Just a few days ago it seemed that George Osborne, the Chancellor of the Exchequer, was being backed into a corner with little room for manoeuvre. There were suggestions that a lack of additional income would effectively scupper his Autumn Statement today although just yesterday evening stories started to emerge of a change in stamp duty tax. So what has George Osborne announced and will this actually make a difference to the average property transaction in the UK?
The simple answer to this question is, yes it will make a difference and those acquiring properties valued at less than£937,000 will pay less in stamp duty. Those with properties worth in excess of this figure will pay more under the new system which comes into play at midnight on 3 December.
How will the new system work?
The main attraction of the new stamp duty system is the fact that rather than paying a set percentage on an overall property transaction value the rate will be staggered across different bands. Under the old system there was no tax to pay on a property worth up to £125,000 yet just one pound over that and you would pay 1% on the total figure. The new system means that the first £125,000 of any property transaction will attract no tax with the portion from £125,001 up to £250,000 attracting a charge of 2%, from £250,001 up to £925,000 would be 5%, from £925,001 up to £1.5 million would attract a rate of 10% and 12% on the part of a transaction above £1.5 million.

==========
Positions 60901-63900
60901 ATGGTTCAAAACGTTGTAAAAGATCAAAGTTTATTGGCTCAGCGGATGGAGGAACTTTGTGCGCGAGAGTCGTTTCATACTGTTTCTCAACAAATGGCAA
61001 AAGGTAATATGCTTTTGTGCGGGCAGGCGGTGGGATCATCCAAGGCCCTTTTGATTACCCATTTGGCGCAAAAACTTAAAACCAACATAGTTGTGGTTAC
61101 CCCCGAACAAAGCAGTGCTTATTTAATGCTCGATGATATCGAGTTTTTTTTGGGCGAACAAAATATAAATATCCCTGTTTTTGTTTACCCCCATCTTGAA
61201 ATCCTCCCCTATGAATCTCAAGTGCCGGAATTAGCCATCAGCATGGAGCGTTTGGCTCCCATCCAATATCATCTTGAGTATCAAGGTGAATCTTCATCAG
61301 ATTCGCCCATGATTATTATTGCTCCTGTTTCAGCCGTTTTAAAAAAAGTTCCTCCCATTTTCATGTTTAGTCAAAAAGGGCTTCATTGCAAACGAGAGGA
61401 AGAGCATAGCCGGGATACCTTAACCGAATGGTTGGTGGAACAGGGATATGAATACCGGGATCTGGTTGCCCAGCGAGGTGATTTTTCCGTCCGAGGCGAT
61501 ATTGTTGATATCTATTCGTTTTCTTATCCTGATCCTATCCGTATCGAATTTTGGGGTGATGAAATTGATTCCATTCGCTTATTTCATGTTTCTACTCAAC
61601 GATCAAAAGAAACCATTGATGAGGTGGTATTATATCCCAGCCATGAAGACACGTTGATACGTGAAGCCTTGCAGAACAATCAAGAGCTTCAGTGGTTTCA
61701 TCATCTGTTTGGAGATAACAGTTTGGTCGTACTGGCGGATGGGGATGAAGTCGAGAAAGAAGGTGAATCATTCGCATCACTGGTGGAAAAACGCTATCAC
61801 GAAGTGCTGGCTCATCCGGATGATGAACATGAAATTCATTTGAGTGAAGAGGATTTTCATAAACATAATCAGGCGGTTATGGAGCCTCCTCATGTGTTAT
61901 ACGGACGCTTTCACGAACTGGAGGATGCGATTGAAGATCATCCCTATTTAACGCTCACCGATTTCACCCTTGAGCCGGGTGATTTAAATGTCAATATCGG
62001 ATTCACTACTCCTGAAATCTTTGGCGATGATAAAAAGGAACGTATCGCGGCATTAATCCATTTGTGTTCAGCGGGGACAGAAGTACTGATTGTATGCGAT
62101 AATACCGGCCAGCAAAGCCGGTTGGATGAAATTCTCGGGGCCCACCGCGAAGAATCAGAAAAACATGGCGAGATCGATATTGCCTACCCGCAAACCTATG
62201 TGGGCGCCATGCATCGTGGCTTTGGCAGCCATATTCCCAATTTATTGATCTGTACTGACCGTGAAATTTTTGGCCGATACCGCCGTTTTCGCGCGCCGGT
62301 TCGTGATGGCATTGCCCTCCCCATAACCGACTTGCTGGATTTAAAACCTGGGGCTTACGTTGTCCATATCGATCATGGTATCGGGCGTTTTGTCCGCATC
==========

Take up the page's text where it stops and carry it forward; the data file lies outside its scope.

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The simple fact is that under the new system any property purchase with a value under £937,000 will attract less tax than it would under the old system.
Why has the government made this change?
Property stamp duty tax has been a bone of contention for many years now because by simply going over a specific band by as little as one pound you can move into a new tax rate which would apply on the total figure as opposed to a staggered system such as that used for income tax. Quite why the authorities have taken so many years to changes is a mystery and you can also compare this to the VAT system which operates on a similar setup.
There is no doubt that a reduction in stamp duty will increase interest in the housing market, a market which has recently shown signs of cooling. Sceptics will suggest that as property is one of the major elements of a modern day family asset a reduction in stamp duty will impact many people – voters in next years election. Also, the idea of increasing the taxes on those with the properties valued at over £937,000 will also deflect from the Conservative Party’s image of a party for the rich.
There is no doubt that George Osborne has played something of a blinder with his change in the property stamp duty system because the Labour Party did not amend this when it was in power and can therefore not criticise. The fact is that those acquiring property for less than £937,000 will benefit which is the vast majority of homeowners in the UK.